State Bar apologists have convinced some by arguing that the new rules equate with the protections other occupations receive under the Administrative Procedures Act (APA), but the argument ignores key facts about the APA. (Gov. Code, § 11340 et seq.) First, tethering to rights granted criminal defendants has narrowed the rights afforded under the APA. The Legislature passed the APA in 1945, before California established civil- and criminal-discovery procedures. California common law since expanded the rights under the APA in tandem with criminal procedure, but in 1990, the reactionary voter initiative Proposition 115 (styled the "Crime Victims Justice Reform Act") eliminated criminal defendants’ common-law rights by restricting their procedural rights to those provided by the U.S. Constitution. The California Supreme Court tempered the constitutional amendment, Article 1, section 28, and derivative changes to the Penal Code, but running scared in the aftermath of the 1986 recall of Chief Justice Bird and other liberal justices, the court ratified the initiative’s thrust: to interpret California criminal-defendants’ rights no more expansively than the U.S. Supreme Court interprets the U.S. Constitution’s Bill of Rights. The curtailment of independent state grounds extended even to allow the use of hearsay evidence in preliminary criminal hearings, where prosecutors establish probable cause. (This despite preservation of the California Constitution’s Article I, section 24: "Rights guaranteed by this Constitution are not dependent on those guaranteed by the United States Constitution.”)

The second fact ignored by the State Bar’s propaganda for reducing attorney rights to the APA level is that other statutes supplement the APA as it applies to various occupations—rendering comparison between the Rules of Procedure and the bare APA inapposite. The chart below compares the new Rules of Procedure governing attorneys, the bare APA, and its application to other professions.
(Click to expand)
Most noteworthy is the protection of teachers threatened with discharge or suspension from government employment. California statutes provide teachers, as they did attorneys under the old Rules of Procedure, with the discovery rights of civil litigants under the Discovery Act. As additional protection, an accused teacher is tried by a three-person panel that includes an adjudicator chosen by the respondent. Also included in the teachers’ panel, as in hearings under the APA generally, is an administrative-law judge from the Office of Administrative Hearings in the Department of General Services. (Gov. Code, § 11370.1.). Teachers need heightened protection comparable to attorneys because like attorneys, who may suffer retaliation when they represent unpopular or powerless clients, teachers may suffer it for what they teach. (Recall the Scopes trial.)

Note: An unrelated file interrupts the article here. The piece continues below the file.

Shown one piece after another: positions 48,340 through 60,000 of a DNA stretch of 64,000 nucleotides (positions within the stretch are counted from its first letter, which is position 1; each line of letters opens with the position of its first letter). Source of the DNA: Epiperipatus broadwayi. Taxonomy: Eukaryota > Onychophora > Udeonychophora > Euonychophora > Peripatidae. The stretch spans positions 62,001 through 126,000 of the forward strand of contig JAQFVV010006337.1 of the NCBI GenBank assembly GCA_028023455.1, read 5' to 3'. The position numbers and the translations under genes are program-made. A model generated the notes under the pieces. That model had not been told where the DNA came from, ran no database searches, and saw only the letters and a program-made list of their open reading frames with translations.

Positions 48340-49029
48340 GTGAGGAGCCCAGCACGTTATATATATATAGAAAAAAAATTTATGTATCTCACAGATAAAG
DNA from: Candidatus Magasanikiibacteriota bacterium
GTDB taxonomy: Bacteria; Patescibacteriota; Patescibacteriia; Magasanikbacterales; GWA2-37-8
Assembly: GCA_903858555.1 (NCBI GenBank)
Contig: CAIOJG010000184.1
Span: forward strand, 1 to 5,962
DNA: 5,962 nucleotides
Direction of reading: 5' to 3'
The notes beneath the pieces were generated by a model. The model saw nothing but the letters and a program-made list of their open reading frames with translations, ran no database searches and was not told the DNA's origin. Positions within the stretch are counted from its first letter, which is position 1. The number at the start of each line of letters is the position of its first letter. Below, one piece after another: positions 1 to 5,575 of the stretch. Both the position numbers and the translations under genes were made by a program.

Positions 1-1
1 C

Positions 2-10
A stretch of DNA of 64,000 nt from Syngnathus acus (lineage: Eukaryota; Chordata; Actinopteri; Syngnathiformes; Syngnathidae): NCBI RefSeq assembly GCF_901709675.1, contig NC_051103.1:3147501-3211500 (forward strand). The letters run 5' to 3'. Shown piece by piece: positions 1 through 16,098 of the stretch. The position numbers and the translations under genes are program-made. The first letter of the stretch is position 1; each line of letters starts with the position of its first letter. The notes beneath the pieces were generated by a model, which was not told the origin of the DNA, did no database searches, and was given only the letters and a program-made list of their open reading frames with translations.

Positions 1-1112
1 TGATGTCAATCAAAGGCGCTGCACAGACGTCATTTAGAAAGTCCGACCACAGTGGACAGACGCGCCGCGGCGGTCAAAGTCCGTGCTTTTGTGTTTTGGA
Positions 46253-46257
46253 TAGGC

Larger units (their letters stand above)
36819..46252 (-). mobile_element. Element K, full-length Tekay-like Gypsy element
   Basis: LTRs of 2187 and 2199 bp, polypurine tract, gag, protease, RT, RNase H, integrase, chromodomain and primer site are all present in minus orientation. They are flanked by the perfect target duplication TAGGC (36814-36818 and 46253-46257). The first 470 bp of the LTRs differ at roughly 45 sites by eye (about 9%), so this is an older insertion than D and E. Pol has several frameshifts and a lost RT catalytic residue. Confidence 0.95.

Doctors receive some heightened protection in their right to depose opponent expert witnesses, denied attorneys except by specific motion. Doctors don’t get the broad discovery rights contained in the Civil Discovery Act, but the results of applying most of the APA to the medical profession aren’t encouraging, even though doctors lack the special retaliation-related concerns of the inherently politicized professions, law and education. Medical delicensing hearings are notorious for their use by hospitals to axe unpopular physicians, whom administrators may resent precisely for their concern with quality care.

Even the rights of California attorneys compared to occupations governed by the bare APA are wanting. The APA provides for trial by an administrative-law judge, who is apt to be more impartial than a judge attached to the State Bar Court by serving in its Hearing or Review Departments. The impartiality of the hearing officer is, after all, the most important consideration in obtaining just outcomes. (Ward v. Village of Monroeville (1972) 409 U.S. 57, 59–60.) The unique right retained by California attorneys, to move for additional discovery, may actually benefit the prosecution because such motions must establish strict relevance—as perceived by the Hearing Department judge.